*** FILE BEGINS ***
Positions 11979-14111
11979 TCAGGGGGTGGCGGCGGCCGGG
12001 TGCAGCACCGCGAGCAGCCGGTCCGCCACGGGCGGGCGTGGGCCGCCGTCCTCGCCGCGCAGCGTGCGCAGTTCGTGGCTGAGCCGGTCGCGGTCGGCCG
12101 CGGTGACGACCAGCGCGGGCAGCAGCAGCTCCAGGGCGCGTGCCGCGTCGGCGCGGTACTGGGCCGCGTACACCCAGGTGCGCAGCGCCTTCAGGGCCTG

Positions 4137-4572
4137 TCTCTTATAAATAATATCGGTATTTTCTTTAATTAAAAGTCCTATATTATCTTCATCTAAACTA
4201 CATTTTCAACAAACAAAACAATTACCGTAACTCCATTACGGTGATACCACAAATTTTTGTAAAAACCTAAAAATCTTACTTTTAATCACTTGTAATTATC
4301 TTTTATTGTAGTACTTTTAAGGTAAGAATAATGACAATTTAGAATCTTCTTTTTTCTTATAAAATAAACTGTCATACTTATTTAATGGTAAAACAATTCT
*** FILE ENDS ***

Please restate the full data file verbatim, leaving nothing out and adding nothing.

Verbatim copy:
Positions 11979-14111
11979 TCAGGGGGTGGCGGCGGCCGGG
12001 TGCAGCACCGCGAGCAGCCGGTCCGCCACGGGCGGGCGTGGGCCGCCGTCCTCGCCGCGCAGCGTGCGCAGTTCGTGGCTGAGCCGGTCGCGGTCGGCCG
12101 CGGTGACGACCAGCGCGGGCAGCAGCAGCTCCAGGGCGCGTGCCGCGTCGGCGCGGTACTGGGCCGCGTACACCCAGGTGCGCAGCGCCTTCAGGGCCTG

Positions 4137-4572
4137 TCTCTTATAAATAATATCGGTATTTTCTTTAATTAAAAGTCCTATATTATCTTCATCTAAACTA
4201 CATTTTCAACAAACAAAACAATTACCGTAACTCCATTACGGTGATACCACAAATTTTTGTAAAAACCTAAAAATCTTACTTTTAATCACTTGTAATTATC
4301 TTTTATTGTAGTACTTTTAAGGTAAGAATAATGACAATTTAGAATCTTCTTTTTTCTTATAAAATAAACTGTCATACTTATTTAATGGTAAAACAATTCT